Federal Energy Tax Credit

Federal Energy Tax Credit - Form 1040
Federal Energy Tax Credit - Form 1040

Building a green home or renovating an older home to be more energy efficient can often be a costly endeavor. Efficient products are typically more expensive than their more traditional counterparts. Even though the energy savings of these items will usually make up for the difference in price (or even pay for the entire item) over their lifetime, the higher up-front costs often put them out of reach for people on a tight budget.

To help encourage the use of energy efficient products in an effort to lower our nation's use of polluting, non-renewable sources of energy, federal and state governments often offer tax credits to homeowners. These tax credits are designed to lessen the short-term financial blow of green home construction or renovation.

Federal Tax Credits for Energy Efficiency: Basic Requirements

As anyone who's struggled through filling out a federal tax form every April, the world of tax credits can be confusing and complicated. Tax credits for energy efficiency is no different. Tax credits can change from year to year, and they all expire at some point. Tax credits offered on energy efficient products in 2009 and 2010 are no longer available. Some energy efficiency tax credits run through 2011, some don't end until 2016. We'll try to straighten out this information for you as much as possible in this series of articles.

Here are some items that have tax credits available through December 2011 (products must be purchased and installed in your primary residence):

There is a $500 lifetime limit on the federal tax credits that expire in December 2011. If you have received a total of $500 or more in these tax credits from 2006-2010, you are not eligible for any more. We will explore these 2011 items in more detail in separate articles.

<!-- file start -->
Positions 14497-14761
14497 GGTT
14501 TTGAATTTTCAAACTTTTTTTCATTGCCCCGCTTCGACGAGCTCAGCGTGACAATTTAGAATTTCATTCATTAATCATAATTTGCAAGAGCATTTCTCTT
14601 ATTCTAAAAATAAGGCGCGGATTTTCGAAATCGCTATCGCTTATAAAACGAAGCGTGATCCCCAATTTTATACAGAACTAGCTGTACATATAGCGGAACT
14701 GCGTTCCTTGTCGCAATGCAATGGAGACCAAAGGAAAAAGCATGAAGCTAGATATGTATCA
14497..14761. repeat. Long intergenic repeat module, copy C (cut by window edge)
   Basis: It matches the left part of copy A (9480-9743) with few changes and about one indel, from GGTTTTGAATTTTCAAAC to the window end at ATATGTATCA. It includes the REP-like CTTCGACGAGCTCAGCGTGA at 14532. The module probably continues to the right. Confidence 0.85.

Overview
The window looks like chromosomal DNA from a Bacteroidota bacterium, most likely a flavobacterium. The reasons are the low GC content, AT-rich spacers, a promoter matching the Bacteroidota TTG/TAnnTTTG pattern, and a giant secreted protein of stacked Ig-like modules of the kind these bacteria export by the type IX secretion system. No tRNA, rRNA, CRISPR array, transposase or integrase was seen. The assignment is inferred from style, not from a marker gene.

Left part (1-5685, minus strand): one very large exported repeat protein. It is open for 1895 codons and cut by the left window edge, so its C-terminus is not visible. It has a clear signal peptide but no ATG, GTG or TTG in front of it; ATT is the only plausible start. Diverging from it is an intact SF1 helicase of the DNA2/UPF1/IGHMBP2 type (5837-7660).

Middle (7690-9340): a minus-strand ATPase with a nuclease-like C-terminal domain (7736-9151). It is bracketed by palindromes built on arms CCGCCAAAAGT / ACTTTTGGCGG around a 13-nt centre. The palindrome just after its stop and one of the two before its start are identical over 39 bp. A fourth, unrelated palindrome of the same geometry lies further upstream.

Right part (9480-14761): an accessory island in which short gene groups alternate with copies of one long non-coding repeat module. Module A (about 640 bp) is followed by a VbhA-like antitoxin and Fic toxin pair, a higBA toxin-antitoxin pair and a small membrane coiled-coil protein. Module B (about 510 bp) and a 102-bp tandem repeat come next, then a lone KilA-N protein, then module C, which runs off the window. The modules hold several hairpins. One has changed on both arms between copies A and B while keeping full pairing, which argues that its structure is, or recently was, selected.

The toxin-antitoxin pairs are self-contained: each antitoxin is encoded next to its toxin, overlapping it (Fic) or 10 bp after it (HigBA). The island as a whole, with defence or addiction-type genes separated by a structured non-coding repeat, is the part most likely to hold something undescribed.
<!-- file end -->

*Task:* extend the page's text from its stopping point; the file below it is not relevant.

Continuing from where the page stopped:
These products are eligible for federal tax credits through 2016. Tax credits on these items are at the rate of 30% of the cost with no upper limit:

Again, we will investigate the energy tax credits of the items with tax credits expiring in 2016 in further detail in forthcoming articles.

How to Claim Your Federal Energy Tax Credit

To claim an energy tax credit, you will need the proper form from Uncle Sam. All federal tax forms are available at the IRS website

Make sure you have the correct forms for the tax year you are filing. For renewable and efficiency credits, use form IRS Form 5695.

Save all receipts and the manufacturer's certification statement from each item for your records.

These tax credits are non-refundable: they are only available to the extent you have a tax liability.

Tax credits can only be claimed once, and are limited to the year in which the item is purchased. if you claimed a home energy improvement tax credit on 2010 taxes, you can't take an additional credit for the same purchase on your 2011 taxes. Seems like common sense, but it's worth mentioning.

As mentioned earlier, there is a $500 lifetime limit on the federal tax credits that expire in December 2011. If you have already received a total of $500 or more in energy tax credits from 2006 to 2010, you aren't going to get any more. (This does not apply to the tax credits that expire in 2016.)

Additional Energy Tax Credits You May Be Eligible For The energy tax credit fun doesn't stop at the federal level. Oh no. Federal tax credits can be combined with other state, local, and utility credits, rebates, or incentives. To see what other incentives are offered in your neck of the woods, visit the Database of State Incentives for Renewable's and Efficiency.

Appliances with the Energy Star certification can also qualify for state rebates. You can learn about rebates available in your state HERE:

You already know that building green and using energy efficient products is the right thing to do for the planet. Taking advantage of the rebates offered by the federal government and other various state and local credits can make your environmentally-sustainable home a bit more financially sustainable, as well.

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